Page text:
business development service provision services and potential, as well as the most
established processors and businesses as a whole for sea buckthorn. There are of course
exceptions and there are some unique value chain opportunities in each.
Zavhan Aimag
Sea buckthorn in Zavhon aimag is primarily located in 3 soums (Durvuljin, Aldarkhaan, and Tes) and is
primarily wild. Cultivated plant production is small and in early stages mostly. In Durvuljin there are 7
partnerships that have been developed that have taken responsibility for protection, cultivation and
restoration of sea buckthorn in the wild. Accurate production information was not available. It is known
that significant work was undertaken here with GTZ and more follow up could provide additional
information. The aimag government supports sector production and development as they just approved
the Uvs Sea buckthorn program for their aimag in 2007. It is unclear the status of its implementation or
any plans for progress to implement such activities.
Gobi Altai Aimag
There are 4 entities growing sea buckthorn in 4 soums over 28.2 hectares of mostly wild but also some
cultivated sea buckthorn. Wild sea buckthorn harvests are estimated at 800 to 1000 kgs per household
though it is unclear how many households harvest in these soums. Most of the berries harvested are
supplied to local markets and processors in the aimag center. There are currently no donor-funded
projects in this aimag explicitly supporting the sector in any way as most entities are small with 1 large
entity accounting for most of the land area. The aimag government has also approved the Uvs Aimag
Sea buckthorn Program.
Hovd Aimag
There are 7 producers of cultivated sea buckthorn in 2 soums (5 cooperatives and 2 LLCs). Combined
these producers have approximately 13.8 hectares and in 2006 harvested close to 10 tons of sea
buckthorn. Currently production is expanding through an aimag reforestation fund that has been planting
in 2 additional soums and expected to continue into new areas. The first business was established as
early as 1978 in the aimag though cultivation began more in earnest in the early and mid 1990s. The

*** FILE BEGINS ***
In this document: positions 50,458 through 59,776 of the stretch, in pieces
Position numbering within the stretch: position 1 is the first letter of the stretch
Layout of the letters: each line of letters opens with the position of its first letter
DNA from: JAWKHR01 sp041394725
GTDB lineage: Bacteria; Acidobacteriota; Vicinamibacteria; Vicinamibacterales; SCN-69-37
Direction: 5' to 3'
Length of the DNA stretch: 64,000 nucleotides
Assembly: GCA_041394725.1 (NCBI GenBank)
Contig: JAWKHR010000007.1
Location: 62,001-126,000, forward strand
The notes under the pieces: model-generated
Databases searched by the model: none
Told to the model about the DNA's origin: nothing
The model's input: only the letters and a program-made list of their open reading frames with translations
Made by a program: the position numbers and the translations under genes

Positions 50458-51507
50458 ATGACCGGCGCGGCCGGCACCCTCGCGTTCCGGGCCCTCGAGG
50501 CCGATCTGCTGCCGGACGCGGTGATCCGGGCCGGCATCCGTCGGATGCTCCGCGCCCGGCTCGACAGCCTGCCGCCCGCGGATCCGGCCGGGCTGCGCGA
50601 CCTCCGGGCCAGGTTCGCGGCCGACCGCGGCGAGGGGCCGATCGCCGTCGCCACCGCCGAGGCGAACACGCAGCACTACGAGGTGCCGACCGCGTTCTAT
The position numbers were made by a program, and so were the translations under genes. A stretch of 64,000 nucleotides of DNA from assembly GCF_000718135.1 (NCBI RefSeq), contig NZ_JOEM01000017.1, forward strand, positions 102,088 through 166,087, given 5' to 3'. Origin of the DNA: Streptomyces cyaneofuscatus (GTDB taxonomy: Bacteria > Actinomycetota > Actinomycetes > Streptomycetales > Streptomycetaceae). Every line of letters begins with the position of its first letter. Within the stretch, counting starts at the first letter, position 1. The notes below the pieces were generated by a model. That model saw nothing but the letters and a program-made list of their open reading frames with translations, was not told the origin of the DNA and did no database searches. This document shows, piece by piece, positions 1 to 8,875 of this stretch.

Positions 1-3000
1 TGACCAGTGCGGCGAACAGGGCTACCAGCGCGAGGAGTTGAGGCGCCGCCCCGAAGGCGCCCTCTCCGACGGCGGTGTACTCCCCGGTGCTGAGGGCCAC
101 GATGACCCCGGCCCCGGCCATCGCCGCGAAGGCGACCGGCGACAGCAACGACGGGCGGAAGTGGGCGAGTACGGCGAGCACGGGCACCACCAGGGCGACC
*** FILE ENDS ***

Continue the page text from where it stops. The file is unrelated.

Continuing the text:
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Sea Buckthorn Value Chain Assessment

most recent producer began in 2007. Production areas range from .3 to 4 hectares each in size. Crop
yields will increase as many of these newly planted bushes mature in the coming years.
Figure XXX. Value Chain Map of Sea buckthorn Sector (Emphasis on Uvs Aimag)

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Sea Buckthorn Value Chain Assessment

Figure X. Overview of Basic Market System Components

Retailers, Consumers

(Oil and Juice)
Local Business
Development Services
- Lending Institutions
- Crop & Research Institute
- Ulaangom College
- Business Association, Businesses
- Consultants

Production and
Berry Harvest

National, Local
Policy and


The above picture demonstrates the different levels of the system as well as some core components.
Starting at the base are the inputs, then the production and harvest of sea buckthorn berries, then
processing and ultimately sales to various consumers through markets. At different points along this chain
individuals or businesses come into contact with different business development services when the go to
a bank, purchase equipment or seedlings, seek technical or business advice. All of these players are
important for sea buckthorn. The left hand side


Presence of pests;
Problems with birds and rodents;
Insufficient knowledge of most producers
regarding technology and husbandry
Quality testing of berries is only available
in UB;
Producers not familiar with concept of
training fee;
Female and male trees not sown in
correct proportions;
Tree varieties are mixed, resulting in
berries of varying industrial quality;
Insufficient good areas where water and
good arable land adequate for SBT growing;
Collection schemes do not consider
sufficient payment for quality,
Deterioration of quality during transport;
Insufficient commercial production of byproducts which could be economically

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1. Train producers on disease
2. Provide disease control services
for producers;
3. Provide information on equipment
for control birds and rodents;
4. Train producers on seabuckthorn
technology and husbandry
5. Establish small laboratory in Uvs;
6. Introduce a training fee gradually;
7. Train producers on how to
recognize male and female trees;